With her hair tied in a high ponytail, Bruna bends over a client, using her vibrant and outgoing personality to keep them comfortable and amused during their time together.
The services offered at the Inkspace Studio in New Delhi’s bustling Hauz Khas neighborhood are similar to those provided by other tattoo studios in the area. But the artist is unique. 27-year-old Bruna has two lives.
When catering to clients in her studio, she is a woman with an outgoing personality. But once she leaves her studio for home, she adopts the identity of a man, Akshay. While she works hard every day, juggling two different worlds is draining.
Three years ago, she was hired as a manager at the studio. Bruna always had a fascination for art and slowly fell in love with tattooing. After a three-month course, she started working as a tattoo artist.
“You will find many trans women who are dancers and makeup artists,” she tells LGBTQ Nation. “I realized there were hardly any trans women who were tattoo artists in India. During that course of time, I would always think, would anyone want to get a tattoo from a trans woman? But now I have realized that most people look at the art and not at the person.”
“It was difficult for my mother because she has always thought of me as a boy.” — Bruna
Bruna says she has felt trapped in the wrong body since childhood. She thought her family would never understand her longing for a life where she could be a woman. After her father died, when Bruna came out as a trans woman to her mother, her illusion of Akshay as the perfect son shattered. It took her two years to accept Akshay as Bruna.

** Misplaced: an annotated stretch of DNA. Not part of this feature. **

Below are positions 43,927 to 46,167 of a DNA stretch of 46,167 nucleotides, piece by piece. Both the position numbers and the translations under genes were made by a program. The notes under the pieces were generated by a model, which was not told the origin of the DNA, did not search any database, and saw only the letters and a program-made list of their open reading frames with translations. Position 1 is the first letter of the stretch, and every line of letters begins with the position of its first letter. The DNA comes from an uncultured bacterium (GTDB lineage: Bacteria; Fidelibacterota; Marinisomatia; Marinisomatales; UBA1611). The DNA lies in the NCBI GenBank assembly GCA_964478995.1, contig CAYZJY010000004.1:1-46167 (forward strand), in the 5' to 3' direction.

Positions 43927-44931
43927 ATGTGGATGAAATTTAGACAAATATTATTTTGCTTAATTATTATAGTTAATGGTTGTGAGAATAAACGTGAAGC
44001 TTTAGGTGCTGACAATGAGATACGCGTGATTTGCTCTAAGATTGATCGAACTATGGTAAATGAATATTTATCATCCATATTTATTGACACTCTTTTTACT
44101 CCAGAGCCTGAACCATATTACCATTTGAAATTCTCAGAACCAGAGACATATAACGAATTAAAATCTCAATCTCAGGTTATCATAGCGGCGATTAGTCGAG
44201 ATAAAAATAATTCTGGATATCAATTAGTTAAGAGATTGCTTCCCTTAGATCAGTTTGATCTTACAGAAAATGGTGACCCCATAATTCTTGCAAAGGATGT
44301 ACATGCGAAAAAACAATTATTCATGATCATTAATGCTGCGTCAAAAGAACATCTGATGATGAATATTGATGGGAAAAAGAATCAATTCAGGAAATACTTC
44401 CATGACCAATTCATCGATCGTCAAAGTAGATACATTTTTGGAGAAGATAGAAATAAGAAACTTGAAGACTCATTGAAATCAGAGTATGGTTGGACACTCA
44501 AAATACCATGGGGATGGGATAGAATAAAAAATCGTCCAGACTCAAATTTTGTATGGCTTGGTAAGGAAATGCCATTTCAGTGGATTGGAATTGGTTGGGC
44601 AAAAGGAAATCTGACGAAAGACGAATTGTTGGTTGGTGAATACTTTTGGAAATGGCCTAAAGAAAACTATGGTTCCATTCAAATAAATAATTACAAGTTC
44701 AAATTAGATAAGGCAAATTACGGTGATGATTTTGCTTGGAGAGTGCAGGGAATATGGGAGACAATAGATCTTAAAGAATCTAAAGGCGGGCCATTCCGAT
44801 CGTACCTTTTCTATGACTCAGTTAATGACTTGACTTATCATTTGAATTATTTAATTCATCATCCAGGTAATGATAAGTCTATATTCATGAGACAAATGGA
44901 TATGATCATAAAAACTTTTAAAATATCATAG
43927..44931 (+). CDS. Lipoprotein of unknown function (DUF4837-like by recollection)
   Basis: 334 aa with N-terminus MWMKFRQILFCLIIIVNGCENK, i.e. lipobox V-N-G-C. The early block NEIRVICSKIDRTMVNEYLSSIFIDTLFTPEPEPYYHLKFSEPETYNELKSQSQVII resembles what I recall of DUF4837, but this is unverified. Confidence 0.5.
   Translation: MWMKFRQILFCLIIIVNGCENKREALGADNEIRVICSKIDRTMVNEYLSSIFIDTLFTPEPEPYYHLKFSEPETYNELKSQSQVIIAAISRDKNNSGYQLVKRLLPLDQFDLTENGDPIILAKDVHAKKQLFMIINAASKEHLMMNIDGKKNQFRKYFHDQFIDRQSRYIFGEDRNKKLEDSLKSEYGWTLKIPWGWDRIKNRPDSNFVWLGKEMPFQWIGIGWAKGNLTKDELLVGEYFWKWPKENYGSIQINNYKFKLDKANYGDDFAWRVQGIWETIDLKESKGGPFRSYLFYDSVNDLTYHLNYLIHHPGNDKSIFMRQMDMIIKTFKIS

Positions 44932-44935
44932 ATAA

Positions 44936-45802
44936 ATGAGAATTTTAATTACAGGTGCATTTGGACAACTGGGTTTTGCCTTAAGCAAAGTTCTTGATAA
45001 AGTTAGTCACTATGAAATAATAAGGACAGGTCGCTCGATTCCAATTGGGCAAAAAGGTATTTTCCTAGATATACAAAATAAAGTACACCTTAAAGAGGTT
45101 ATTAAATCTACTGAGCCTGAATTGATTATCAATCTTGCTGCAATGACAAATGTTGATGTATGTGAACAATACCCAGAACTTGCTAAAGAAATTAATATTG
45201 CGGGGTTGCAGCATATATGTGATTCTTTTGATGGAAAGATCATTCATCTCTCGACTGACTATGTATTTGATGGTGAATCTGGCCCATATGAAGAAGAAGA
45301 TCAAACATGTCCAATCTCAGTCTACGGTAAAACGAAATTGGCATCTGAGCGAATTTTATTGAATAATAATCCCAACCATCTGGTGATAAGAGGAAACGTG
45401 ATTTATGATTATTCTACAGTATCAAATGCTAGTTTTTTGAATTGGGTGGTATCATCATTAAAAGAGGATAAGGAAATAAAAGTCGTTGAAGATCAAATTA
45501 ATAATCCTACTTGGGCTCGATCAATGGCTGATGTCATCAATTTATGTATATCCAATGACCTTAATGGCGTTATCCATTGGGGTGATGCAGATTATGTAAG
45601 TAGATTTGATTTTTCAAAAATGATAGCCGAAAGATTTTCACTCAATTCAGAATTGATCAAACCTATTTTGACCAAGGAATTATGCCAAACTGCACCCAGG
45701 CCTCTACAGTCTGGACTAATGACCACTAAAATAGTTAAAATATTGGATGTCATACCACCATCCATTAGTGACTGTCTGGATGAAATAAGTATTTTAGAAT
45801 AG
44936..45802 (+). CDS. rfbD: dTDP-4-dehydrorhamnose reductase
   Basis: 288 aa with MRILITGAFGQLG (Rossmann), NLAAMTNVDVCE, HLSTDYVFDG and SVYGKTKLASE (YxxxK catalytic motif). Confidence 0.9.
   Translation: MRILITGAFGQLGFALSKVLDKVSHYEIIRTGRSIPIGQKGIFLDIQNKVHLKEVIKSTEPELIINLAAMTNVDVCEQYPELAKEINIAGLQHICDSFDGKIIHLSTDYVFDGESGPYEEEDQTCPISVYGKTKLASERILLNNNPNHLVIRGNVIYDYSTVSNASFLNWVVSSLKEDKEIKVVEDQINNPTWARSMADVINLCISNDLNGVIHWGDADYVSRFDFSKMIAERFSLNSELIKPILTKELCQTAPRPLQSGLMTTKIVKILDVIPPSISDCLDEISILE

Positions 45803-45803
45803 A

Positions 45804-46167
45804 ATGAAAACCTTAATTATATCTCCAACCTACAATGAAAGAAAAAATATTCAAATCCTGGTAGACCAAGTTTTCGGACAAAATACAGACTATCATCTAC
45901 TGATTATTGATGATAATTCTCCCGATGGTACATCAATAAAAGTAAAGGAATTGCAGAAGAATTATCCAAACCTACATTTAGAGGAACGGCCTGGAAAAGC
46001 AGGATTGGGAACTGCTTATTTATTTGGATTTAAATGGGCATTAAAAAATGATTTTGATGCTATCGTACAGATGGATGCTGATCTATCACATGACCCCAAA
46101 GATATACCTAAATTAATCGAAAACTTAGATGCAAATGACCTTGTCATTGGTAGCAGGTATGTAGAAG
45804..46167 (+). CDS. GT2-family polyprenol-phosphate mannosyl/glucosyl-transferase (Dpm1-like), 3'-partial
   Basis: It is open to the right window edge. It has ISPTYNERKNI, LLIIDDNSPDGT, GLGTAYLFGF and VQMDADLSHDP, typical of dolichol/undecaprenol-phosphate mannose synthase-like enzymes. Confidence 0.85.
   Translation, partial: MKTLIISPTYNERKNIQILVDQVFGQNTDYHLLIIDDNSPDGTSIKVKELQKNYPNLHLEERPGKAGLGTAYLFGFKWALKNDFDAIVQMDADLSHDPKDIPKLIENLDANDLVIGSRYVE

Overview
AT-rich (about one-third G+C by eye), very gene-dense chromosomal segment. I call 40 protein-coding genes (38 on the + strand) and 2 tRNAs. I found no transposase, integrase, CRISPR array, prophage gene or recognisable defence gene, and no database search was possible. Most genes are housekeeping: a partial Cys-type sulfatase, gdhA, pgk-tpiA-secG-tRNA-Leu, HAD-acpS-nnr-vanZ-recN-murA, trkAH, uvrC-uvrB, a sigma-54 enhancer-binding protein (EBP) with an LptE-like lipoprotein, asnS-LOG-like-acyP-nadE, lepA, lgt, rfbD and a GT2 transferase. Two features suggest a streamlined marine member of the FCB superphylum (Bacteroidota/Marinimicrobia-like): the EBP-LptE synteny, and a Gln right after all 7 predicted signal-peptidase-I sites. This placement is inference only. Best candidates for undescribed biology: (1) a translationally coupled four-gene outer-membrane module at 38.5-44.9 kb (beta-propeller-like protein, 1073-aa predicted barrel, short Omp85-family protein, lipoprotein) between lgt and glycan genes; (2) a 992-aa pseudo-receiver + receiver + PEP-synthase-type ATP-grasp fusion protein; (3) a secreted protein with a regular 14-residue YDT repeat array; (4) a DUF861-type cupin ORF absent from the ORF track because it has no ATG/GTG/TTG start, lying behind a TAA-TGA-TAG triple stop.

“I put a lot of energy just to make it through the day. At times, it feels like I am living in two different worlds. I am a proud trans woman.
“I still remember when I was little, I liked to wear my mother’s clothes. I enjoyed it a lot, but the experience was overshadowed by the fear of being caught. At the time, I would yearn for somebody to compliment me for wearing beautiful clothes,” Bruna said.
Ninety-six percent of transgender people in India cannot get jobs, according to a study conducted by the National Human Rights Commission in 2018. They have few options to support themselves financially. Many trans individuals, especially transgender women, are forced to engage in sex work to provide for themselves.
With the COVID-induced economic downturn, Indian youth employment has deteriorated, and people from the transgender community have been among the worst hit. In this case, Bruna thinks she has been luckier than most.
“There are a lot of employers who discriminate against transsexual people, but I have been fortunate in this case. It goes without saying that India’s current state of trans employment is worrisome,” Bruna said.
When Bruna summoned the courage to come out to her family, the reaction was not one of total acceptance.
“It was difficult for my mother because she has always thought of me as a boy. It was easier for my brother because he did his degree in psychology honors. We were driving in a car when I told him about this. I still remember how he stopped the car and hugged me, showing his support and love,” says Bruna with a faint smile on her face.
“Would anyone want to get a tattoo from a trans woman?” — Bruna
Despite how progressive Indian society has become, the transgender community still faces enormous hurdles.
In a landmark judgment in 2014, the Supreme Court of India ruled that transgender people would be recognized on official documents under a separate “third gender” category. Although the judgment helped the transgender community, there are a plethora of problems that still need to be addressed.